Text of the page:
Uniontown Mother of Dead Infant Wants Statement Tossed

By Zemba, Liz | Tribune-Review/Pittsburgh Tribune-Review, October 16, 2009 | Go to article overview

Uniontown Mother of Dead Infant Wants Statement Tossed


Zemba, Liz, Tribune-Review/Pittsburgh Tribune-Review


A 3-month-old baby who police allege died at the hands of his mother suffered much abuse in his short life, from a fractured skull and ribs to having a pacifier taped to his mouth so he couldn't cry, according to testimony presented Thursday at a pretrial hearing in Fayette County.

Lori Beth Workman, 26, of Uniontown is charged by city police with homicide in the Sept. 22, 2008, death of her infant son, Homer Workman.

Yesterday's hearing was held at the request of Workman's attorney, Mary Campbell Spegar. Spegar wants the homicide charge dismissed on the grounds Workman's arrest was made without probable cause. In addition, she wants Workman's statements to police suppressed, and the exclusion of evidence gathered during a June 3 search of the woman's residence.

Judge Ralph Warman, who heard the testimony yesterday, did not issue a ruling. Workman is in the Fayette County Prison without bond.

Police say Workman admitted to striking Homer twice with crib railings in August 2008 when the infant would not stop crying. She told police that on other occasions she squeezed the infant tightly or allowed his head to strike the handle of a baby stroller repeatedly as she held him.

During a hearing yesterday to determine whether statements and evidence gathered during the investigation should be admitted at trial, Coroner Phillip Reilly testified that Homer died of blunt- force trauma to the head and a fractured skull.

In addition, Reilly testified that an autopsy revealed Homer's brain was significantly underdeveloped.

"On the left side, it was somewhat smaller than it would be expected to be," Reilly said. "On the right side, it was dramatically undeveloped and basically had reached half-size."

Reilly said a team of physicians who reviewed the findings at Children's Hospital of Philadelphia attributed the underdeveloped brain to traumatic injury, as opposed to an underlying medical condition.

Other injuries uncovered during an autopsy by forensic pathologist Cyril Wecht included recent and old injuries to the infant's left rib cage, Reilly said. …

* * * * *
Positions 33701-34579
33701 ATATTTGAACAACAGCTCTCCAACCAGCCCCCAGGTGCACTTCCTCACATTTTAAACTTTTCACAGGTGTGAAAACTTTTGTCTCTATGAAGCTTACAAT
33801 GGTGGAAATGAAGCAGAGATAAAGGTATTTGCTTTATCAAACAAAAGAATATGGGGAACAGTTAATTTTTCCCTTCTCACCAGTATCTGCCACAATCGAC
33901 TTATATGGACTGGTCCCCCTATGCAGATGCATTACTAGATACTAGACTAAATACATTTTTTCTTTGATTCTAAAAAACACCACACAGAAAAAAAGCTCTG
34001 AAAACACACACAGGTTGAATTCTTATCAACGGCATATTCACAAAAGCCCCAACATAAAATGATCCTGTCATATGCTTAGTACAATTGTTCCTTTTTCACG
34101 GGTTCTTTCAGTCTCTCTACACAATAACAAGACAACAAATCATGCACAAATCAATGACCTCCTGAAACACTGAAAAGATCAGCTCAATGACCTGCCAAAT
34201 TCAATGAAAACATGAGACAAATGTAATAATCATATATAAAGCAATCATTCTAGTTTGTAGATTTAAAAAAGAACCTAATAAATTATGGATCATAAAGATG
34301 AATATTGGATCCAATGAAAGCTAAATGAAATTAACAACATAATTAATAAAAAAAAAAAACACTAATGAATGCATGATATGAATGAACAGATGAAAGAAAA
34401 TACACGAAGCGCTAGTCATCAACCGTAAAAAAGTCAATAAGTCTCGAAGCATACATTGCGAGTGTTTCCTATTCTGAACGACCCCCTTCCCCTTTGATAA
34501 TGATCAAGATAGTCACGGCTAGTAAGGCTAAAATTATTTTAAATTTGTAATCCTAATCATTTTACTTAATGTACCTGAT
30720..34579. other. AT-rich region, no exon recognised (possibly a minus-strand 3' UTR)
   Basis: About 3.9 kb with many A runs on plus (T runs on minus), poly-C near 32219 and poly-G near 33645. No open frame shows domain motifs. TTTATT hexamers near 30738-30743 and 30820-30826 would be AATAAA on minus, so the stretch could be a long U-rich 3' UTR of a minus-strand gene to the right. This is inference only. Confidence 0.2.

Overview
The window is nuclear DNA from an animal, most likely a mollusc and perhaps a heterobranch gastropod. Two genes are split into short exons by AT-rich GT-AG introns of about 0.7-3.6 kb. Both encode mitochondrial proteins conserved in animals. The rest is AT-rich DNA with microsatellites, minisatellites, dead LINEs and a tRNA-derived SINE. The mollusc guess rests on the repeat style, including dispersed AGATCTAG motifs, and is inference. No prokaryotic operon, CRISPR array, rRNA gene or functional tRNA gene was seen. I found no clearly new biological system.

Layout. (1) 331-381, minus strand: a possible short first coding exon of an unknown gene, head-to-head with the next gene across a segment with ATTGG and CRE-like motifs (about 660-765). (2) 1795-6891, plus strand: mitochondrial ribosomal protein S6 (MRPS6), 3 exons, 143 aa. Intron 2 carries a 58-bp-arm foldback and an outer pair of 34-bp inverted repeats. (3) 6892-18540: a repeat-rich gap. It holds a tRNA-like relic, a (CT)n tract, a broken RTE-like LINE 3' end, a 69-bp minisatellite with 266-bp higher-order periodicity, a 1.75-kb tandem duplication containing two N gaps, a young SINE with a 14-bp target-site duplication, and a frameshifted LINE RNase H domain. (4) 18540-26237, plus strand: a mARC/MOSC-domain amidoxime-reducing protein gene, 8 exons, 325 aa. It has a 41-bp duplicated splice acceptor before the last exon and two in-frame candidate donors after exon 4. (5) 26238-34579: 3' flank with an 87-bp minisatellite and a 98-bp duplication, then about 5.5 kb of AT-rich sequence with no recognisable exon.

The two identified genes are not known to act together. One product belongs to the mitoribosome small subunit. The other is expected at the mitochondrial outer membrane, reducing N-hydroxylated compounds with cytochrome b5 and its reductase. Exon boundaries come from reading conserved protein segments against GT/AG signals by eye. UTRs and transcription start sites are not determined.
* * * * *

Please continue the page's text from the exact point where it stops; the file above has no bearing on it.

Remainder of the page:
The rest of this article is only available to active members of Questia

Already a member? Log in now.

Notes for this article

Add a new note
If you are trying to select text to create highlights or citations, remember that you must now click or tap on the first word, and then click or tap on the last word.
One moment ...
Default project is now your active project.
Project items
Notes
Cite this article

Cited article

Style
Citations are available only to our active members.
Buy instant access to cite pages or passages in MLA 8, MLA 7, APA and Chicago citation styles.

(Einhorn, 1992, p. 25)

(Einhorn 25)

(Einhorn 25)

1. Lois J. Einhorn, Abraham Lincoln, the Orator: Penetrating the Lincoln Legend (Westport, CT: Greenwood Press, 1992), 25, http://www.questia.com/read/27419298.

Note: primary sources have slightly different requirements for citation. Please see these guidelines for more information.

Cited article

Uniontown Mother of Dead Infant Wants Statement Tossed
Settings

Settings

Typeface
Text size Smaller Larger Reset View mode
Search within

Search within this article

Look up

Look up a word

  • Dictionary
  • Thesaurus
Please submit a word or phrase above.
Print this page

Print this page

Why can't I print more than one page at a time?

Help
Full screen
Items saved from this article
  • Highlights & Notes
  • Citations
Some of your highlights are legacy items.

Highlights saved before July 30, 2012 will not be displayed on their respective source pages.

You can easily re-create the highlights by opening the book page or article, selecting the text, and clicking “Highlight.”

matching results for page

    Questia reader help

    How to highlight and cite specific passages

    1. Click or tap the first word you want to select.
    2. Click or tap the last word you want to select, and you’ll see everything in between get selected.
    3. You’ll then get a menu of options like creating a highlight or a citation from that passage of text.

    OK, got it!

    Cited passage

    Style
    Citations are available only to our active members.
    Buy instant access to cite pages or passages in MLA 8, MLA 7, APA and Chicago citation styles.

    "Portraying himself as an honest, ordinary person helped Lincoln identify with his audiences." (Einhorn, 1992, p. 25).

    "Portraying himself as an honest, ordinary person helped Lincoln identify with his audiences." (Einhorn 25)

    "Portraying himself as an honest, ordinary person helped Lincoln identify with his audiences." (Einhorn 25)

    "Portraying himself as an honest, ordinary person helped Lincoln identify with his audiences."1

    1. Lois J. Einhorn, Abraham Lincoln, the Orator: Penetrating the Lincoln Legend (Westport, CT: Greenwood Press, 1992), 25, http://www.questia.com/read/27419298.

    Cited passage

    Thanks for trying Questia!

    Please continue trying out our research tools, but please note, full functionality is available only to our active members.

    Your work will be lost once you leave this Web page.

    Buy instant access to save your work.

    Already a member? Log in now.

    Search by... Author
    Show... All Results Primary Sources Peer-reviewed

    Oops!

    An unknown error has occurred. Please click the button below to reload the page. If the problem persists, please try again in a little while.